When I travel somewhere new, I usually look for novels based on that location that I can read. So I set off to Rhodes with a novel written by Patricia Wilson called Villa of Secrets uploaded on my e-reader. Looking at the cover, I was expecting a thriller or romance. Instead, I became engrossed in a rattling good read that opened up an episode from the Second World War that I was unaware of.
You can see Turkey from Rhodes Old Town, and the island is east of Crete in the Aegean Sea. After the First World War, it was assigned to Italy. The Italian governor was going to live in the beautiful headquarters of the Order of Knights of the Hospital of St. John of Jerusalem. In fact, the fascists spent a lot of money on a rather clumsy effort to recover Byzantine mosaics from nearby archaeological sites. You can read about this on a plaque in Italian today. The mosaics are on view today and are amazing.
Mussolini fell in 1943, and the Italian army detached itself from the Nazis. The German response was swift and brutal. Italian conscripts were massacred in the Greek islands they were occupying. The book and film Captain Corelli’s Mandolin immortalise these events.
For the Jewish community on Rhodes, it was a catastrophe. The Italian government had already made a list of all the Jews and put them all in one area of Rhodes Town called the Jewish quarter. After the Italian fascists made laws against Jews, about half of the population left the island for Europe and Africa during those years. Once the Nazis were in control, they set about transporting them all to the Auschwitz death camps. In July 1944, over 1800 were deported along with others from the neighbouring island of Kos. They were told to bring work permits and were tricked into thinking that they were being taken to work camps. The remaining Jewish women and children were also ordered to appear the following day with their valuables under a threat of death. They had no choice but to obey, and once entrapped, their belongings were stripped away.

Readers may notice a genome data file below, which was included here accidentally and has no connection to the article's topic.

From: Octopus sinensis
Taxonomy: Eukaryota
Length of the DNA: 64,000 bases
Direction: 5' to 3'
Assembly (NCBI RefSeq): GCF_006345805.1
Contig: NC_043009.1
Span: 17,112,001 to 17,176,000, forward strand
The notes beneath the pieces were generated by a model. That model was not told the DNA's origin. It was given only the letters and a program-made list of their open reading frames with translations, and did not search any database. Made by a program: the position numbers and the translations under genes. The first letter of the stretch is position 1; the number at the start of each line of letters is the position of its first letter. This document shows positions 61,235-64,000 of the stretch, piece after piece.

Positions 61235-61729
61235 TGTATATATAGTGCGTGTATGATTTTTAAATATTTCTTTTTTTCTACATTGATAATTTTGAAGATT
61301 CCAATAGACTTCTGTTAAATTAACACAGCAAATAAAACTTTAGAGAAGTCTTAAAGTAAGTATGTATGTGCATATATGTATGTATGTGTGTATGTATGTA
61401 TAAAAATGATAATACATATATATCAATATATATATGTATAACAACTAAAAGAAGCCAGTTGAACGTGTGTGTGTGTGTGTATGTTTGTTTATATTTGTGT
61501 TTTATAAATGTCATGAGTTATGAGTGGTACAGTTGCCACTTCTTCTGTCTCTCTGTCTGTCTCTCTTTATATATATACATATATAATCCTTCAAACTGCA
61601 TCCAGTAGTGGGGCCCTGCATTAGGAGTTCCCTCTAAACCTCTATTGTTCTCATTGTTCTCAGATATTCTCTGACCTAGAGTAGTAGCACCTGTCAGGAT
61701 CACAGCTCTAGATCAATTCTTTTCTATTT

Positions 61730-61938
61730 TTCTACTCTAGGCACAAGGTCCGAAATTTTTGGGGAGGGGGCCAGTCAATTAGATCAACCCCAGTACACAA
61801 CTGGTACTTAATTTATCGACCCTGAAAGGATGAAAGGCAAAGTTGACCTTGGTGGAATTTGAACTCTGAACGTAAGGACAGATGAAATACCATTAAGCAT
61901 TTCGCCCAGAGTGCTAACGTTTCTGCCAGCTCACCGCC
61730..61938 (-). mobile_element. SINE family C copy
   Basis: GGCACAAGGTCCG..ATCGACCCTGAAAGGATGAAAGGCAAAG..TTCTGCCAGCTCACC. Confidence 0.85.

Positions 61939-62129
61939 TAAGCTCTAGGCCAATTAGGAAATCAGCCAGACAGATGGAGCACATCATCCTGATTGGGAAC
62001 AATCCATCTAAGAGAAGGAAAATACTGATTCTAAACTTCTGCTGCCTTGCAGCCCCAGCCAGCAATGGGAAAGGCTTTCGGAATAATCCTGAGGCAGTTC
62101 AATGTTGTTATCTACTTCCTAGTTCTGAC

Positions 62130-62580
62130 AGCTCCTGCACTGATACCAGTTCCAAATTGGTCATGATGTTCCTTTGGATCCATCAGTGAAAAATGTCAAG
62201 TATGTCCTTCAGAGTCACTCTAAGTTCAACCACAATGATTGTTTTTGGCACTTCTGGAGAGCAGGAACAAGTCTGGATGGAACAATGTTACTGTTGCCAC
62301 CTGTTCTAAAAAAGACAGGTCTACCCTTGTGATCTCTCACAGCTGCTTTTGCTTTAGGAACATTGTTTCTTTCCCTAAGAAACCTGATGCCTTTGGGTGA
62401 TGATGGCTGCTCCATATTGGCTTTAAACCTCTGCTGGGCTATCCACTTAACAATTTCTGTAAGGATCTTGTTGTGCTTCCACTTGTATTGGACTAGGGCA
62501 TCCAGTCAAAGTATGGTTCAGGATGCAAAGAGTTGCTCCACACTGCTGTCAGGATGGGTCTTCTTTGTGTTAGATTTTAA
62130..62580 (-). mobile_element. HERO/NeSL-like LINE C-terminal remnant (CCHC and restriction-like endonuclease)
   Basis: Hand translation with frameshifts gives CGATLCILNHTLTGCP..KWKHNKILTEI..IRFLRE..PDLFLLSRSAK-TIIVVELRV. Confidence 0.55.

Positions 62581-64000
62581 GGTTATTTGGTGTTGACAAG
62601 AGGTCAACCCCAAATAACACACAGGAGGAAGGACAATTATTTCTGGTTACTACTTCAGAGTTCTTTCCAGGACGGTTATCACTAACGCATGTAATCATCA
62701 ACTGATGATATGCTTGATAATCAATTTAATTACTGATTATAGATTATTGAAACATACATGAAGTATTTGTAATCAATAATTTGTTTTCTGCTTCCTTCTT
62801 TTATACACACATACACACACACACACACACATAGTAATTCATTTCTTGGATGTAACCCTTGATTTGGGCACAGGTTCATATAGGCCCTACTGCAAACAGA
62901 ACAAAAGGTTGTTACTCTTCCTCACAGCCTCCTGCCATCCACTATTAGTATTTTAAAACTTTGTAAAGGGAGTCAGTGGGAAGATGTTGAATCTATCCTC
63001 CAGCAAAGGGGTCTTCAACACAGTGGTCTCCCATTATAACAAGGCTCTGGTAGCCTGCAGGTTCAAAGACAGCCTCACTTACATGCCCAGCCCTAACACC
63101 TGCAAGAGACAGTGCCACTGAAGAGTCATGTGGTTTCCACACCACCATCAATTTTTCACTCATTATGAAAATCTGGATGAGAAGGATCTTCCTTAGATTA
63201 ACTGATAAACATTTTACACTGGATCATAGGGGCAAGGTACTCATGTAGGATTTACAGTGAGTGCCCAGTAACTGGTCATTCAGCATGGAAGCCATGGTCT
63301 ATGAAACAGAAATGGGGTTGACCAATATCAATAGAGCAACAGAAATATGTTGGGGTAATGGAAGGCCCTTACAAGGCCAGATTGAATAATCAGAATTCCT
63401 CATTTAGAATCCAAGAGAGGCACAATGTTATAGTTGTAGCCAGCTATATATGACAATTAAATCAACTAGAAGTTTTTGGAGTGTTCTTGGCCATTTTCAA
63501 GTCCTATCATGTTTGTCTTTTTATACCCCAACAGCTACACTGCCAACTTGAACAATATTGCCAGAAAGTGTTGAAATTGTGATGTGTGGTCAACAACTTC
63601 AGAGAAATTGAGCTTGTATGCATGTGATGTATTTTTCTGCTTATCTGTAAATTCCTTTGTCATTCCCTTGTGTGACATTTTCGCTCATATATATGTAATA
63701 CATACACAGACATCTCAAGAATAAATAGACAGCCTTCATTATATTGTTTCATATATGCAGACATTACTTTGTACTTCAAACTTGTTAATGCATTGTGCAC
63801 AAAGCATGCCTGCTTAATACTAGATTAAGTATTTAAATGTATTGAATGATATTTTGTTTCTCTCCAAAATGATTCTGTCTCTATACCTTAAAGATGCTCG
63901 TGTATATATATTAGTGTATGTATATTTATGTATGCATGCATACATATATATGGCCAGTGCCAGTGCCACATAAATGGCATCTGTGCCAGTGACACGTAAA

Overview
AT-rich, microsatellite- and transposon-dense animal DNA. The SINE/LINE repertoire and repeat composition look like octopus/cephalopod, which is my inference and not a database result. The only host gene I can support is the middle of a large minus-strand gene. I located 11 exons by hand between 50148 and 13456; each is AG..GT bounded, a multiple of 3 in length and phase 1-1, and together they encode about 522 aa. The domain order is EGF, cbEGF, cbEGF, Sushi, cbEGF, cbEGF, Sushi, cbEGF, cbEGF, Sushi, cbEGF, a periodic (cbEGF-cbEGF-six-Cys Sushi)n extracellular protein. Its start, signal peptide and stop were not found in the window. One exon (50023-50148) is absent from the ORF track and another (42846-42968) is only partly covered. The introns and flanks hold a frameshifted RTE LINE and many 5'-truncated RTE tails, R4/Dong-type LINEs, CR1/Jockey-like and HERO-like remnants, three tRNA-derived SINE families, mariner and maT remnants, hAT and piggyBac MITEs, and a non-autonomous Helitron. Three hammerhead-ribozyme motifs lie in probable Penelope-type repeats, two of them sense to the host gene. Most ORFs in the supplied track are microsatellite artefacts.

The crossing from Rhodes to the mainland of Greece lasted eight days and was horrendous. Seven people died during the trip. About 150 survived Auschwitz. The future UN Secretary-General and Austrian President, Kurt Waldheim, then a young Wehrmacht Intelligence officer, was present for the collection of gold when the Rhodian Jews were interned at the Chemenlik warehouses, formerly an early Ottoman aeronautical base, and assisted in arranging logistics for their deportation.
Worse still, the houses of the Jewish deportees were stolen by some of the local Rhodes community. There have been legal attempts by a number of the Jewish families to recuperate their property. As of 2018, despite Greek laws requiring such restitution, little has changed in Rhodes, according to Wilson.
The book cleverly jumps between the events of the deportation and the resistance movement and the contemporary attempts of one Jewish family to recuperate their property. These houses are probably quite valuable today given that Rhodes town is a UNESCO Heritage site and is a hot tourist spot.
Patricia Wilson takes a true story about a young teen girl who became a hero of the Greek resistance on the mainland and moves the action to the island of Rhodes. She also looked into the details of the deportation to give a clear picture of what happened. Both the 1940s story and the modern story do a great job of showing the feminine experience. The author probably packs a little too much into the plot—too much drama—and some of the threads are just too neatly resolved to be credible at the time. But the key characters are both inspiring and credible. Overall, it is much more than its cover page promotion as some sort of escapist summer read. It is well worth picking it up, even if you are not going to Rhodes.
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